Mercury’s Surface Looks Young. The presence of ‘volatiles’ were claimed by Thomas to show that Mercury is young, though in reality they probably just demonstrate that a small part of the surface is (geologically) recent.
So that’s all he’s got there. Continue reading
Planetary magnetic fields – particularly that of mercury – are a recurring topic for DpSUs. Thursday’s article, when it eventually appeared, was called What Magnetized the Moon?
In mid November in Nature there were two papers discussing possible causes of the Moon’s long-decayed magnetic field, along with another article about both papers. Curiously, Brian Thomas only discusses one of these papers.
In this Daily (pseudo)Science Update from the Institute for Creation Research’s Brian Thomas returns to the field of Astronomy with a post entitled Messenger Spacecraft Confirms: Mercury Is Unique.
Basically, as usual, we have a short laundry-list of things that are currently unknown, but in all reality probably will be within a few years. They are presented as things that cannot be explained, except by God. But this introduction works for anything I’ve talked about since I started this blog. What are the specific claims?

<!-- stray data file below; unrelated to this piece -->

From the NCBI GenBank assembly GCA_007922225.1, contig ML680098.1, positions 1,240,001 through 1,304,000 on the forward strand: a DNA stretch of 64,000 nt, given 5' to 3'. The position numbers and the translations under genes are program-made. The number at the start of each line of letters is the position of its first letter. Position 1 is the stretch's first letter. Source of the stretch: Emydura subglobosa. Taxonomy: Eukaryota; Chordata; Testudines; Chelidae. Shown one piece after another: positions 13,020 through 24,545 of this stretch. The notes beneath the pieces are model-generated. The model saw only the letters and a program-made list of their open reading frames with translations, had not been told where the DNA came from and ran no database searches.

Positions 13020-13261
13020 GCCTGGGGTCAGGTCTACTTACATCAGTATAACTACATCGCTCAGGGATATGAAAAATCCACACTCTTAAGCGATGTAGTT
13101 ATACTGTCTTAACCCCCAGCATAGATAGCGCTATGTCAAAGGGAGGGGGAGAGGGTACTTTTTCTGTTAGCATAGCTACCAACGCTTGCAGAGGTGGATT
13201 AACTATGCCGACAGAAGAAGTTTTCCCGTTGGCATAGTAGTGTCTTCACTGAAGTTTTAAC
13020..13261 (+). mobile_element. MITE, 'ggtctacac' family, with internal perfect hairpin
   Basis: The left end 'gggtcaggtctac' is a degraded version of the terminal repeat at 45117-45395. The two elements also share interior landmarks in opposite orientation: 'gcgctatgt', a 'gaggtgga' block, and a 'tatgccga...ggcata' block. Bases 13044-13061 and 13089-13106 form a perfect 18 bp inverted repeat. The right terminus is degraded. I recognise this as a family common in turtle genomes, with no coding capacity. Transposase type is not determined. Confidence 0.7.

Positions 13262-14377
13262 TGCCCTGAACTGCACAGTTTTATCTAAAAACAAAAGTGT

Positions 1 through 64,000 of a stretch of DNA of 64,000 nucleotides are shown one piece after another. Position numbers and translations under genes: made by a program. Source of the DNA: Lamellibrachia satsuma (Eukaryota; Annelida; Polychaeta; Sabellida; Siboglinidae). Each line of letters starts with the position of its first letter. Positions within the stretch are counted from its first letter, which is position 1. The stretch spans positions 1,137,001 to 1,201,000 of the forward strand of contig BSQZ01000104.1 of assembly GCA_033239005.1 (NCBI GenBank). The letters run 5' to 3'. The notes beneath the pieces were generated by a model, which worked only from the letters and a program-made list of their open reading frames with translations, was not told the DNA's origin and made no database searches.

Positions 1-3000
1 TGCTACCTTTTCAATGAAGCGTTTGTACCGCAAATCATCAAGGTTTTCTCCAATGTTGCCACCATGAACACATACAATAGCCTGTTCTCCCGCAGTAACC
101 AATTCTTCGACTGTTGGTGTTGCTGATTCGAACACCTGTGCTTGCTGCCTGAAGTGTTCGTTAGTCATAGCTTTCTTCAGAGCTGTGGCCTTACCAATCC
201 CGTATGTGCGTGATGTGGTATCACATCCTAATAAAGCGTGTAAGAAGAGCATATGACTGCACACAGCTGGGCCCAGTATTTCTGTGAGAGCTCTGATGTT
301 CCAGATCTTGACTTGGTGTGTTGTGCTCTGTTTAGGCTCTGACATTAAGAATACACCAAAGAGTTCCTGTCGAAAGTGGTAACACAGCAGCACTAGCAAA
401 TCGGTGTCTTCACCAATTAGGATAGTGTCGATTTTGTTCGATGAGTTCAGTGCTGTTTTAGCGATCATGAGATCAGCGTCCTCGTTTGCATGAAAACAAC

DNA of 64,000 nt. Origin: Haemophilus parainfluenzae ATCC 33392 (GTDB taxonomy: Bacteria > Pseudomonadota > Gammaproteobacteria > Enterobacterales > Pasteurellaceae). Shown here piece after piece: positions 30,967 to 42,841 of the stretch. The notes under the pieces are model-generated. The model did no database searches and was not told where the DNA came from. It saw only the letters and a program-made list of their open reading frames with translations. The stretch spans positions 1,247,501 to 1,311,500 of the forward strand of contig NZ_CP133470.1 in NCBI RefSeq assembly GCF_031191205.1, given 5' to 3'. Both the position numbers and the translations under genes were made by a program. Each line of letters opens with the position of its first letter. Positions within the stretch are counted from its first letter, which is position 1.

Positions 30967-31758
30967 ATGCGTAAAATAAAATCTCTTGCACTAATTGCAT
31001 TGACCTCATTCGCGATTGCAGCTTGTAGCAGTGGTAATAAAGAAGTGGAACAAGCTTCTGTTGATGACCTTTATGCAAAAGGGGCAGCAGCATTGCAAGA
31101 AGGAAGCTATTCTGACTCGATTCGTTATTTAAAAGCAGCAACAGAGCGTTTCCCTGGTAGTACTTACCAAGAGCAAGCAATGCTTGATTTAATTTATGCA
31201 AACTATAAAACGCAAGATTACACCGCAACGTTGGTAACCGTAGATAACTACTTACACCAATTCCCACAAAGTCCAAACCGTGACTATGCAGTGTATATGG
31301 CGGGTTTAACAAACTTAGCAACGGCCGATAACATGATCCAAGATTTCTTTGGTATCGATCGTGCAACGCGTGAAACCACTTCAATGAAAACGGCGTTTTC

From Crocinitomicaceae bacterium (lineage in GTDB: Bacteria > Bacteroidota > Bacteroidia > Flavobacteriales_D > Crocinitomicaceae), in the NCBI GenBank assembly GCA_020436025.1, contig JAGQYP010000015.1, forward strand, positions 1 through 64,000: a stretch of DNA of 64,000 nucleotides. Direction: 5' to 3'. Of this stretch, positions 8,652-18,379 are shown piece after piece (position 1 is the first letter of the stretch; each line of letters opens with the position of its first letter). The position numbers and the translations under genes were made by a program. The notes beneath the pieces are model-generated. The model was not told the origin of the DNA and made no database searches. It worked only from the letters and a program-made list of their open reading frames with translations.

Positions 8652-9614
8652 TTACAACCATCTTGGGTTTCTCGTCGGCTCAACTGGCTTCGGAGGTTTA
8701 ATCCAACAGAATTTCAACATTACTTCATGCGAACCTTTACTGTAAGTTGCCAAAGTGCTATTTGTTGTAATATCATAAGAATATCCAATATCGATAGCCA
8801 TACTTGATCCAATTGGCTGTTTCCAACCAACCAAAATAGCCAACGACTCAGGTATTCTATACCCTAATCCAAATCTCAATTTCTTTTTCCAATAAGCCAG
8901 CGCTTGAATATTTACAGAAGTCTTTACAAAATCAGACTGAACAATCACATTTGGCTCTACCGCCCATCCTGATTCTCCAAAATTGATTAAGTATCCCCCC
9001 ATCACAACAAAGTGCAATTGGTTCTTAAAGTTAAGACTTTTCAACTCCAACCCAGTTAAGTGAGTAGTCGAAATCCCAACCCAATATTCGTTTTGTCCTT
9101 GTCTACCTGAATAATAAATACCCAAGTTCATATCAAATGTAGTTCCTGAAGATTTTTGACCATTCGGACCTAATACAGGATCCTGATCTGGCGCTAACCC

First, they say that “Mercury can’t be anywhere near as dense as it actually is”, which they support with a reference to another creationists website, which doesn’t back up the claim itself. Presumably, they are commenting on the current inability of models to predict the arrangement and features of the planets. Creationism, on the other hand, predicts and explains nothing.
Second, he mentions that the planet has a higher level of sulphur than is considered possible if it formed as close to the sun as it is now. Why exactly it couldn’t have spiralled inwards over time I don’t know…
And then we get to the magnetosphere. Mr Thomas begins: